As I said, when the days went by one after the other with no sign of Tide, I grew increasingly worried. But when an animal you have a relationship with isn’t an animal who is ‘yours,’ it becomes difficult to tell where the boundaries are when it comes to affection or concern.
Fortunately, I knew who Tide’s owner was. The woman next door - I’ll call her Rita - is in her mid-nineties, and she feeds Tide, which makes Tide her cat. At least, by human rules. So I decided to go over to Rita’s to make sure Tide was okay.
This was a little embarrassing for me. As I mentioned, Rita is quite old, and while I check in on her every now and again (as many of the neighbors do), I never feel as if I’m doing enough. I always mean to visit for longer, or do more than just pop my head in to say ‘hi,’ but I always have some excuse for putting off more extended visits.
And now there I was, not stopping by to check on Rita’s welfare, but to check in on the welfare of her cat.
So I knocked on Rita's door and she told me to come in.
I said, “Hello, Rita, how have you been?” while I cased the joint, looking for Tide.
She said, “You’re my neighbor,” and I was happy she remembered who I was.
I was feeling a little uncomfortable with just jumping right in and asking about the cat without asking more about how Rita was doing first, so I said, “Yes. I just wanted to pop in and see if you were okay or if you needed anything.”
“No, I’m fine,” she said.
I felt pretty guilty at this point. I mean, my primary motivation for visiting with Rita was due to concern over her pet, not for concern over Rita, and I was really embarrassed to ask about the cat. So, still looking everywhere for the cat, I very very VERY lamely said, “Um. Okay then. Well, you have my phone number there on the fridge if you need anything. Help with groceries. Putting out the trash cans. If you ever need anything, I’m right next door.”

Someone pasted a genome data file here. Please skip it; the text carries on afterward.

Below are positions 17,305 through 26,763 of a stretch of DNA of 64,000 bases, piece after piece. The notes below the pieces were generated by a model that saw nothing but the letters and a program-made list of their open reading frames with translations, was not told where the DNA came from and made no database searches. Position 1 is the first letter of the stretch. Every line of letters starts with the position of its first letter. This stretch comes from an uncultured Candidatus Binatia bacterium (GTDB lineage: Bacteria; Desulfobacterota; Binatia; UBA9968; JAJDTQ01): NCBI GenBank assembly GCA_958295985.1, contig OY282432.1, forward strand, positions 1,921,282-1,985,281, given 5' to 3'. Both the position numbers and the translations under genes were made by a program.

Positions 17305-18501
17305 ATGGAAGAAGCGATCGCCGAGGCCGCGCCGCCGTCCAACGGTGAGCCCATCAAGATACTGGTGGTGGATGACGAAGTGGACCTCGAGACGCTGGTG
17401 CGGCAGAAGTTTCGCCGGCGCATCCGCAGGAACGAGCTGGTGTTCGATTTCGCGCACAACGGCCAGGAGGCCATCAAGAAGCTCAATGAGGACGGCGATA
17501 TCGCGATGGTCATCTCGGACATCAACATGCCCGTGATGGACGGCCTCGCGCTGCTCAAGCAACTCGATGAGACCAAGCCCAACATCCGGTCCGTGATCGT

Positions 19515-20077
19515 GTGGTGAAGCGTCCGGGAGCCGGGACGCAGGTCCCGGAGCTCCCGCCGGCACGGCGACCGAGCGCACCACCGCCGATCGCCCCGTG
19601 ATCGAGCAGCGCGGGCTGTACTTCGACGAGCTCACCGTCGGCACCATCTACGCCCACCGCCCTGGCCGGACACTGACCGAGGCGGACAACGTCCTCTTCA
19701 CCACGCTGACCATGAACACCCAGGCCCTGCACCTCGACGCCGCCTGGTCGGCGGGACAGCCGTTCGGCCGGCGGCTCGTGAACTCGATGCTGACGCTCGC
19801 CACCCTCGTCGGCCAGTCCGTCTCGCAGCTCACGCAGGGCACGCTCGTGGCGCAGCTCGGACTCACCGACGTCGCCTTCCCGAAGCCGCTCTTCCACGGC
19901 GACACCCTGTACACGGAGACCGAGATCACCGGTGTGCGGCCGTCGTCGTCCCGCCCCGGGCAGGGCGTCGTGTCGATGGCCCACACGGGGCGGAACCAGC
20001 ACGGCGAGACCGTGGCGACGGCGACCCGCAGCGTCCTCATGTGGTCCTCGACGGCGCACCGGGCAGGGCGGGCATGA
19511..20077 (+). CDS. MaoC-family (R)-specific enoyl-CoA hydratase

And then Rita…
Oh, Rita. How many shifty characters must have tried to scam you in your near-century on this planet?
Rita, god bless her, narrowed her eyes at me all suspicious-like and said, “I’ve already drawn up my will, and I’m leaving everything to Craig. Everything goes to Craig.”
At first I didn’t get what she was implying. Then it dawned on me. “Rita,” I blurted out. “I don’t care about getting my hands on your stuff…”
“Good, because Craig gets everything.”
“Rita, I could care less about your worldly goods; I'm here because I'm concerned about your cat. I normally see her at my place every day and I haven’t seen her for going on a week now.”
“You’re here because you’re concerned about Miss Kitty?”
I said, “Yes. Is your cat okay?”
“She’s fine. It’s been hot, so she’s just been sleeping a lot under the porch.” Rita smiled. “Miss Kitty is good at taking care of herself, but it’s nice to know that she has neighbors looking out for her, too.” Rita was clearly relieved that I wasn’t a grifter.
I was relieved, too, on a multitude of levels. I said, “She’s a good cat.”
Rita laughed and said, “Yes she is.”
I miss all of you other good cats.